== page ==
Indonesia finds Sriwijaya Air jet's cockpit voice recorder
Indonesian navy divers have recovered the cockpit voice recorder of a Sriwijaya Air jet that crashed into the Java Sea in January, killing all 62 people on board, officials said Wednesday. Transportation Minister Budi Karya Sumadi said divers retrieved the cockpit recorder at about 8:00 pm, on Tuesday local time, near where the flight data recorder was recovered three days after the accident.
Recorder might help determine why the Boeing nosedived
The contents of the recorder were not immediately available. However, the device could help investigators determine what caused the Boeing 737-500 to nosedive into the ocean in heavy rain shortly after it took off from Jakarta on January 9. If the voice recorder is undamaged, it might reveal what the pilots were doing or failing to do to regain control of the plane.
Search for voice recorder continued long after the crash
Searchers have recovered plane parts and human remains from an area between Lancang and Laki islands. The flight data recorder tracked parameters showing how the plane was being operated. Most retrieval efforts ended two weeks after the crash, but a limited search continued for the missing memory unit of the cockpit voice recorder, which apparently had broken away from other parts of the device.
It will take more than a week to download data
The bright orange voice recorder was taken to Jakarta and given to the National Transportation Safety Committee (KNKT), which is overseeing the accident investigation. The Komite Nasional Keselamatan Transportasi Chairman, Soerjanto Tjahjono said the device will be taken to the investigators' black box facility. It will take five to seven days to dry and clean the device and to download its data, he added.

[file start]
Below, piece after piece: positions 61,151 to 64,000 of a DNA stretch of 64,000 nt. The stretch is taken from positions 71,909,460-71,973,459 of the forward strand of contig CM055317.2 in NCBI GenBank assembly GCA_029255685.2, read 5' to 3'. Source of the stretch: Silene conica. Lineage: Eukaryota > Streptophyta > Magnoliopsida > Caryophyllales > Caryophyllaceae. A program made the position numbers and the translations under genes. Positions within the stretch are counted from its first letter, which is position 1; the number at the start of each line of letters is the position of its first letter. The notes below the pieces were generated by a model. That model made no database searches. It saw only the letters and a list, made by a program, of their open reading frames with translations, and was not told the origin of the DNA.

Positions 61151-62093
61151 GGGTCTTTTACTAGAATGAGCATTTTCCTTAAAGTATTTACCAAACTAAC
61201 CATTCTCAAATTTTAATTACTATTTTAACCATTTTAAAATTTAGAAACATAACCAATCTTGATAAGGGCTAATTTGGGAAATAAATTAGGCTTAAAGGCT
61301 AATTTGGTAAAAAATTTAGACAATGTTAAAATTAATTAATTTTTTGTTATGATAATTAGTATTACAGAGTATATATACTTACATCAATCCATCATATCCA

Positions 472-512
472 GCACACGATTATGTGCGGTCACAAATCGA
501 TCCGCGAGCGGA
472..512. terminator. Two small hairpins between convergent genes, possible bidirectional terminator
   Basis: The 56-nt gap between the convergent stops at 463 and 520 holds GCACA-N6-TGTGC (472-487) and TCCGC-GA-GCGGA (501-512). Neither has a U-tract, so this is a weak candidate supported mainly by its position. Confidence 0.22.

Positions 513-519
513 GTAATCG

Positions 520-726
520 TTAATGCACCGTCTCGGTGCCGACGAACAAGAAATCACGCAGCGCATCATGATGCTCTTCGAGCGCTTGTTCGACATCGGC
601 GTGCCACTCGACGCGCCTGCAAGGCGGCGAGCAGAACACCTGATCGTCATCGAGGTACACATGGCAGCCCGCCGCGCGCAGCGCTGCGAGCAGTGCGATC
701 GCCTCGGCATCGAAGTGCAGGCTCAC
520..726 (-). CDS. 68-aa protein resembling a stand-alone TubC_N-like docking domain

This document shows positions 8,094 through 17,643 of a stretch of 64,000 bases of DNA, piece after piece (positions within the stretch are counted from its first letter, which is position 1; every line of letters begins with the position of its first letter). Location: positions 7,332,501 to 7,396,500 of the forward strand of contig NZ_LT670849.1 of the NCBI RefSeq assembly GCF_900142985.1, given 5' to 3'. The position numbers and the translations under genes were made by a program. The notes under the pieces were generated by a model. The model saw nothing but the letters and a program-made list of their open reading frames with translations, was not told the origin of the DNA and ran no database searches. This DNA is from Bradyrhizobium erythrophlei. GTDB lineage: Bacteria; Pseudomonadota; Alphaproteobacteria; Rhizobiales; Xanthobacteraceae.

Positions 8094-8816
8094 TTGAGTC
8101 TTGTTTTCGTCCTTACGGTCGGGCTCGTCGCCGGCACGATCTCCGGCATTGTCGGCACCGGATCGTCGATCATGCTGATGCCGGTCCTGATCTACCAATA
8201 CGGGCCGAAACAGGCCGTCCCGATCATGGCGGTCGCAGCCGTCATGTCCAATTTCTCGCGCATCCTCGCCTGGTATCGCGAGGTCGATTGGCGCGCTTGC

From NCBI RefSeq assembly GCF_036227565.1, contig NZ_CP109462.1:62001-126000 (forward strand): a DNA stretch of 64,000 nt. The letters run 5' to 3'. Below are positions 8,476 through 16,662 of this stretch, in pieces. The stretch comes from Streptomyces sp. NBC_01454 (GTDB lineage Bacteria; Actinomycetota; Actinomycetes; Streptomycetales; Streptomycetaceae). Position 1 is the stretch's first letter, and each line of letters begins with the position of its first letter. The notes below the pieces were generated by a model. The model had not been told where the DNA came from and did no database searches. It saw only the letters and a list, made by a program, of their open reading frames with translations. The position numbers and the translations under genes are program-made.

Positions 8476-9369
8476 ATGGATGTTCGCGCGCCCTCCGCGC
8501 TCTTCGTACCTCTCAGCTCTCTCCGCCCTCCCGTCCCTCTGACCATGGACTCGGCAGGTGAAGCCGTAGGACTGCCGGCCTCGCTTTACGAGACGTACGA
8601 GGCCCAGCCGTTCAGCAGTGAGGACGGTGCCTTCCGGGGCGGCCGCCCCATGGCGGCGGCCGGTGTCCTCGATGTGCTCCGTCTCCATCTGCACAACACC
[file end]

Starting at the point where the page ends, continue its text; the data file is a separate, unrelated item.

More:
Recorder was buried under one meter of seabed mud
Rear Admiral Abdul Rasyid Kacong, the Navy's western region fleet commander, said the voice recorder was buried under one meter of seabed mud at a depth of 23 meters. Divers removed debris and carried out desludging operations to reach the voice recorder.
A preliminary report shed light on problems with an auto-throttle
Meanwhile, data from a preliminary investigation report, which didn't state any conclusions, showed that the plane's left engine's throttle lever moved backward on its own while the autopilot was engaged, reducing the power output of that engine before the jet plunged into the sea. It provided new details on persistent problems with an auto-throttle on the jet and the airline's efforts to fix them.
Indonesia's aviation sector has seen tremendous growth since late 1990s
The 26-year-old jet had been out of service for almost nine months because of flight cutbacks due to the pandemic before resuming commercial flights in December. The disaster reignited concerns about safety in the aviation industry, which has grown quickly along with the economy since the fall of dictator Suharto in the late 1990s.
US and EU had banned Indonesian carriers for several years
Notably, the United States had banned Indonesian carriers from operating in the country in 2007 but lifted that restriction in 2016, citing improved compliance with international aviation standards. The European Union lifted a similar ban in 2018.
The Lion Air crash in 2018 in Jakarta killed 189
Sriwijaya Air jet has witnessed minor safety incidents in the past. A farmer was killed in 2008 when a plane went off the runway while landing due to a hydraulic issue. In 2018, a Boeing 737 MAX 8 operated by Lion Air crashed killing 189 people. An automated flight-control system was blamed for it, but the Sriwijaya Air jet did not have that system.